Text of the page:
The PILL pilot trial (5)

For 12 weeks now, I’ve been taking a “polypill” each day as part of an international pilot trial for the treatment of people at raised risk of cardiovascular disease such as as heart attack or stroke. So this morning, I made my fifth and final visit to the International Centre for Circulatory Health at St Mary’s Hospital at Paddington in London.

For the last time, I had my blood pressure taken three times, a blood sample was taken, and I was weighed. Throughout the trial, I have not felt different at all. This either means that I have not experienced any side effects from the “polypill” or that I have been not taking the pill at all but a placebo. I won’t know till the results of the trial are published in Spring 2010.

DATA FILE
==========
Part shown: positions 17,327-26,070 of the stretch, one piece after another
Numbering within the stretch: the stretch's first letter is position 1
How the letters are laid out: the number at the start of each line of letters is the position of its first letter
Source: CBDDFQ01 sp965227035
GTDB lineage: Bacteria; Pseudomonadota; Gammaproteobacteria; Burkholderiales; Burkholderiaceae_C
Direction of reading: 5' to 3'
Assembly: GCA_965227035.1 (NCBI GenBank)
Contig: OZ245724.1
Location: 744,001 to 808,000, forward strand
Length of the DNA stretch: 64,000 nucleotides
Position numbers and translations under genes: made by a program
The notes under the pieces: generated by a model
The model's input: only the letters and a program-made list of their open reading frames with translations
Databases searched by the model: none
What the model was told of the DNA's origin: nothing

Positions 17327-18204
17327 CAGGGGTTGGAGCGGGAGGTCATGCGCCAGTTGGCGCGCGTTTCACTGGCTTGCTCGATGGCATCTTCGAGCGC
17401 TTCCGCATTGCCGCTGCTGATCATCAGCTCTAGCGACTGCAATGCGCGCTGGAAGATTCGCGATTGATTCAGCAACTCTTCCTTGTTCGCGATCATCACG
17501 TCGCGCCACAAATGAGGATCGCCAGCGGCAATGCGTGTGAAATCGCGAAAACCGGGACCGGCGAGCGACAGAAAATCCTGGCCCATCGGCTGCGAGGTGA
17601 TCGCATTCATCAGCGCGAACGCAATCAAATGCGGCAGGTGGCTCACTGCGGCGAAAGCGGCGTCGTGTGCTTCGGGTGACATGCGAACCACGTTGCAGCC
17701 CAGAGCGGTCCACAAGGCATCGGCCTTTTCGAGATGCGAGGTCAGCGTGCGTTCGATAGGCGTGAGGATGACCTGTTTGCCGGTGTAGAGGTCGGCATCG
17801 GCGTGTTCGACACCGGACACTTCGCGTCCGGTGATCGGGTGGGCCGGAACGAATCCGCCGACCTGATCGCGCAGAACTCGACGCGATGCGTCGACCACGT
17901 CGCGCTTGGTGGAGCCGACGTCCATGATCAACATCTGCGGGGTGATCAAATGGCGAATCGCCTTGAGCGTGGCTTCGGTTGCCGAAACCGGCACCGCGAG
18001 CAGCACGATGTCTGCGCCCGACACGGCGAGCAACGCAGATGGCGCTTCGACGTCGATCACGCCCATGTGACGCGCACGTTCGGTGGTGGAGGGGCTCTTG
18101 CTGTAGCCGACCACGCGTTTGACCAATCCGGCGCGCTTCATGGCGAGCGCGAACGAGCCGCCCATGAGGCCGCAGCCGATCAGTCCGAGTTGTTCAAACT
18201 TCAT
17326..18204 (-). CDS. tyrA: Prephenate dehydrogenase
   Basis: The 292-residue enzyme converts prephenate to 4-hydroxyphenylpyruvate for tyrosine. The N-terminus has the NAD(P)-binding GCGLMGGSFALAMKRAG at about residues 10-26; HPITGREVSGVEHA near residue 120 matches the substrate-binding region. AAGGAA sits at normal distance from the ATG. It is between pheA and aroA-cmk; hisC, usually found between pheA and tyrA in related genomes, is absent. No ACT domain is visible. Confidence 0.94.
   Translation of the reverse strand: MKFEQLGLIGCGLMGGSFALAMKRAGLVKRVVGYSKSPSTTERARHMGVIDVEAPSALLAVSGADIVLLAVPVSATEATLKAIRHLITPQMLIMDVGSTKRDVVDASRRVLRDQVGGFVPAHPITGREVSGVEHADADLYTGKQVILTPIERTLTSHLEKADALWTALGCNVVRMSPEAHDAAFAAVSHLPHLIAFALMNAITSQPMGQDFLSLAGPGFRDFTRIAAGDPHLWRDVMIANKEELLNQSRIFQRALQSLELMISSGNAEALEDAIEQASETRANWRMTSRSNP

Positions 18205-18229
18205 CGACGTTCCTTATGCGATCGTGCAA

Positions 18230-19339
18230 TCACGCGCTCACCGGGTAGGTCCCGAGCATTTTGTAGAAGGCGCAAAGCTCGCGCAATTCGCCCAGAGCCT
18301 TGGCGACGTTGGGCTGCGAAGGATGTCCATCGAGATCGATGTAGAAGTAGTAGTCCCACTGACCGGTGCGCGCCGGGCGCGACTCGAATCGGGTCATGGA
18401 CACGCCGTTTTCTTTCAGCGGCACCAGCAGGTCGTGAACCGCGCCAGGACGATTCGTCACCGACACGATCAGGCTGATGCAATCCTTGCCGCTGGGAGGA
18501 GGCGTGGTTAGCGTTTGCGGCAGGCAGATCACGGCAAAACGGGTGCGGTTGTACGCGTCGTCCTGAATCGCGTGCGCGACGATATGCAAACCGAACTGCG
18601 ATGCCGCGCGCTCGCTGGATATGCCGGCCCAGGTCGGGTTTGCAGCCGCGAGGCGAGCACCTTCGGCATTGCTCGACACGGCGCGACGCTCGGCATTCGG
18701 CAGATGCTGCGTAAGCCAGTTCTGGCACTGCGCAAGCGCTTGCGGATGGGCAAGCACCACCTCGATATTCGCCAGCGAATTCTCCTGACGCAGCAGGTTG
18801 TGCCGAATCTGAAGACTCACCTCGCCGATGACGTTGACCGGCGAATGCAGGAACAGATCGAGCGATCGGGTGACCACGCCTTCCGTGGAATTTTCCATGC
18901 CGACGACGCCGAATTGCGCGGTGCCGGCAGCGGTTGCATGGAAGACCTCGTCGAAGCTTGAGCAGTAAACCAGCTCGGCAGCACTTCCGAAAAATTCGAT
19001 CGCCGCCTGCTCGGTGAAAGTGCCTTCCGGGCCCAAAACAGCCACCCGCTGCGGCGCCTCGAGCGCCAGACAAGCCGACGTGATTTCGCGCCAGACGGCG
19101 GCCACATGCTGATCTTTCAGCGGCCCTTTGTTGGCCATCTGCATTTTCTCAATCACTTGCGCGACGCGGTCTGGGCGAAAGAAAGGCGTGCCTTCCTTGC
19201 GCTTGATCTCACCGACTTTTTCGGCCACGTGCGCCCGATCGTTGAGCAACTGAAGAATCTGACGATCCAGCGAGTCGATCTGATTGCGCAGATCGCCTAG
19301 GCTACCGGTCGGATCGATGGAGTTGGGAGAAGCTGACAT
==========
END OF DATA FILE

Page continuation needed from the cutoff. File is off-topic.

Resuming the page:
Interestingly, I’m currently reading “Bad Science” by Ben Goldacre. He explains how the trials of medicines and treatments are conducted and the pilot trial in which I have participated has followed all the key principles, such as equal numbers of people being allocated on a random basis to take the pill or a placebo and ‘double-blinding’ where neither the person conducting the trial nor the person who is the subject of the trial knows whether the subject is taking the pill or the placebo.

All medicines approved for use in this country have to undergo such rigorous testing and yet so-called alternative and complementary medicines can be sold with amazing claims without any scientific testing.


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